A group of shareholders at RBS is expected to settle its claim over a rights issue in the run-up to the 2008 financial crisis. The case has already run up defence legal costs of £129m.
The RBS Shareholders Action Group claimed shareholders were misled about the bank’s financial health when RBS issued a prospectus for a £12bn share issue. The government was later forced to prop up the bank with £45bn of taxpayers’ money to save it from collapse and shareholders lost around 80% of their investments.
The group, which has around 9,000 members, has been recommended to accept a settlement offer of around 82p per share. The deal is worth about £200 million in total, though is slightly less than the 92p per share it had hoped to secure.
The group has been told to inform the High Court by Thursday on whether it will proceed or not.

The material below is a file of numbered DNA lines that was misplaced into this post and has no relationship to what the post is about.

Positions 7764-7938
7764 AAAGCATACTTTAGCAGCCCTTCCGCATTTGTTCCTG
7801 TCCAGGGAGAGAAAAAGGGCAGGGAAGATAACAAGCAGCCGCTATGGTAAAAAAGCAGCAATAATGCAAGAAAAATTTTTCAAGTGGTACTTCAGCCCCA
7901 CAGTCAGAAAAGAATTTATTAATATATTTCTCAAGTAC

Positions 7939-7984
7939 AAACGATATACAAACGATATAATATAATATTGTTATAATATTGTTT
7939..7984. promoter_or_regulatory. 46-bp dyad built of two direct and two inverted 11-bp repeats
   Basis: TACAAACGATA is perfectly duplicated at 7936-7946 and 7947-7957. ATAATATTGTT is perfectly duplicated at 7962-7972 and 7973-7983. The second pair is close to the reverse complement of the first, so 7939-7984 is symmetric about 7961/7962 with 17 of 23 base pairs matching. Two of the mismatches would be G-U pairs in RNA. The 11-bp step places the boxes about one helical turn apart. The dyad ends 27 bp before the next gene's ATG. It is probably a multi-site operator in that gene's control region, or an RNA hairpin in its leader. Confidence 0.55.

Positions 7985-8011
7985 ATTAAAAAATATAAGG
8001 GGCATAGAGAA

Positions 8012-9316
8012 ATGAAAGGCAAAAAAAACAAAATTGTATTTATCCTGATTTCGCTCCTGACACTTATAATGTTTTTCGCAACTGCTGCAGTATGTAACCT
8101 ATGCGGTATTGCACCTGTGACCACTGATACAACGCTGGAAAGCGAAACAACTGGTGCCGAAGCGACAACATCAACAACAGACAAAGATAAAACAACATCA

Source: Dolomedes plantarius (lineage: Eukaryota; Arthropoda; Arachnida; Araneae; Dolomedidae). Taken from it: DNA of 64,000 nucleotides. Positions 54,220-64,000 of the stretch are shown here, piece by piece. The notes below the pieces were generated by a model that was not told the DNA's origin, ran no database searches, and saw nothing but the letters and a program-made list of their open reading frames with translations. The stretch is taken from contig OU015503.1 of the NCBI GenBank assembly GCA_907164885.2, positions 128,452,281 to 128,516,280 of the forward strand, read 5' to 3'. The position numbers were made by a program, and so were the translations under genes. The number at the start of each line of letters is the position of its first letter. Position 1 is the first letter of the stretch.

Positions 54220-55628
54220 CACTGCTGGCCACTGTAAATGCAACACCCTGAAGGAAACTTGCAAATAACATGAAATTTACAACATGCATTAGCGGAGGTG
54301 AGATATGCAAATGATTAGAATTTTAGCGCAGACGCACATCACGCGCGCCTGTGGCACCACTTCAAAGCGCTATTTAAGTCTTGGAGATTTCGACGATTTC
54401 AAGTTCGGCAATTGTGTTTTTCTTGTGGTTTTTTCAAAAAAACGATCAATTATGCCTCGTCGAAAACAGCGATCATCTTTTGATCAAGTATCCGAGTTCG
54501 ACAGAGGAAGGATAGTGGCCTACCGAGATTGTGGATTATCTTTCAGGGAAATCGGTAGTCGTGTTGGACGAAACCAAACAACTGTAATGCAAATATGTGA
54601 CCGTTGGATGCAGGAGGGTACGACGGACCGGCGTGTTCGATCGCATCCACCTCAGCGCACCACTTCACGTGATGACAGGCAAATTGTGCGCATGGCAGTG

The Gazette understands that around 70% of the group’s members will need to accept the offer before the parties can formally settle.
In a statement, the group said: ‘Having carefully considered the merits of the current offer… we have decided to accept the offer of 82 pence per share on behalf of our membership.’
The Shareholder Action Group was represented by Signature Litigation while international firm Herbert Smith Freehills worked for RBS. Both firms have been contacted for comment.
Simon Hart, partner in the banking disputes team at professional services firm RPC, said the ‘ground-breaking’ case has proven that shareholder group actions can work in the UK.
'Whilst this case was in many senses unique in size and scale, and though there will not be a flood of similar cases right away, it does mean that prospective claims relating to prospectuses and listing particulars will be looked at with much greater scrutiny,’ Hart said.
He added the role litigation funders played was significant as it allowed many smaller shareholders to pursue the claim for much longer than would otherwise have been possible.
RBS, which denies any wrongdoing, declined to comment.